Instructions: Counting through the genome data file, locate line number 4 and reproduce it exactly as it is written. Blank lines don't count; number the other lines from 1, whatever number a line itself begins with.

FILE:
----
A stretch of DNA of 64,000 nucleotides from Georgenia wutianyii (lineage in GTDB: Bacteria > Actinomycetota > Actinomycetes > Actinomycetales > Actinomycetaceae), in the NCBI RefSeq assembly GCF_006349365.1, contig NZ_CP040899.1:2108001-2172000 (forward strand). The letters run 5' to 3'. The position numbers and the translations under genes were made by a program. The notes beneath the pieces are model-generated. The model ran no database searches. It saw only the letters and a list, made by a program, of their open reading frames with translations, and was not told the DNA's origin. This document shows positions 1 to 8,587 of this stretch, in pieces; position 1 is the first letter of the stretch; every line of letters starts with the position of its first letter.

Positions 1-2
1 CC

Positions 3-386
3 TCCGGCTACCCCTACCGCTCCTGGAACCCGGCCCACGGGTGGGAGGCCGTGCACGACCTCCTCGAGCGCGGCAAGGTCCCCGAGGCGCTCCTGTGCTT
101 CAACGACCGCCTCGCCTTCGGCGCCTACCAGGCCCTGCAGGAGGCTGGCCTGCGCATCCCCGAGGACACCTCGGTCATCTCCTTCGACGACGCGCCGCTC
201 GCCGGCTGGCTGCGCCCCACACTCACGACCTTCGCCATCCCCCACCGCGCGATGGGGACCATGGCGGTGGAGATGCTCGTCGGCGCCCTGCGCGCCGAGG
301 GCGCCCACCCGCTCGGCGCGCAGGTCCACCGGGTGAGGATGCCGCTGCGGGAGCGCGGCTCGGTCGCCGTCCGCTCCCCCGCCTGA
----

Positions 3-386